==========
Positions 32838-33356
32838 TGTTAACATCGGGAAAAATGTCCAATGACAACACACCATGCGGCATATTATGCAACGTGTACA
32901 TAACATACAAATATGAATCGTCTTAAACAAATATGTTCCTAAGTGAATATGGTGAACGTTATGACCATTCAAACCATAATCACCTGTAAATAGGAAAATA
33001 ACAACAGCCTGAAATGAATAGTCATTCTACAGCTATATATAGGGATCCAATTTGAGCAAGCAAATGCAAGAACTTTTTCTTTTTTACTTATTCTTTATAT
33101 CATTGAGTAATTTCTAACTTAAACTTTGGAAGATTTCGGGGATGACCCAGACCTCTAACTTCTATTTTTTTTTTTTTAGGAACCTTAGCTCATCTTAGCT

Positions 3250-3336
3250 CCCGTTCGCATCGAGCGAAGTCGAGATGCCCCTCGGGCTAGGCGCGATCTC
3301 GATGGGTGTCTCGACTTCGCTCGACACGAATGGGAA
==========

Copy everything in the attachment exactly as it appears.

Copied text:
Positions 32838-33356
32838 TGTTAACATCGGGAAAAATGTCCAATGACAACACACCATGCGGCATATTATGCAACGTGTACA
32901 TAACATACAAATATGAATCGTCTTAAACAAATATGTTCCTAAGTGAATATGGTGAACGTTATGACCATTCAAACCATAATCACCTGTAAATAGGAAAATA
33001 ACAACAGCCTGAAATGAATAGTCATTCTACAGCTATATATAGGGATCCAATTTGAGCAAGCAAATGCAAGAACTTTTTCTTTTTTACTTATTCTTTATAT
33101 CATTGAGTAATTTCTAACTTAAACTTTGGAAGATTTCGGGGATGACCCAGACCTCTAACTTCTATTTTTTTTTTTTTAGGAACCTTAGCTCATCTTAGCT

Positions 3250-3336
3250 CCCGTTCGCATCGAGCGAAGTCGAGATGCCCCTCGGGCTAGGCGCGATCTC
3301 GATGGGTGTCTCGACTTCGCTCGACACGAATGGGAA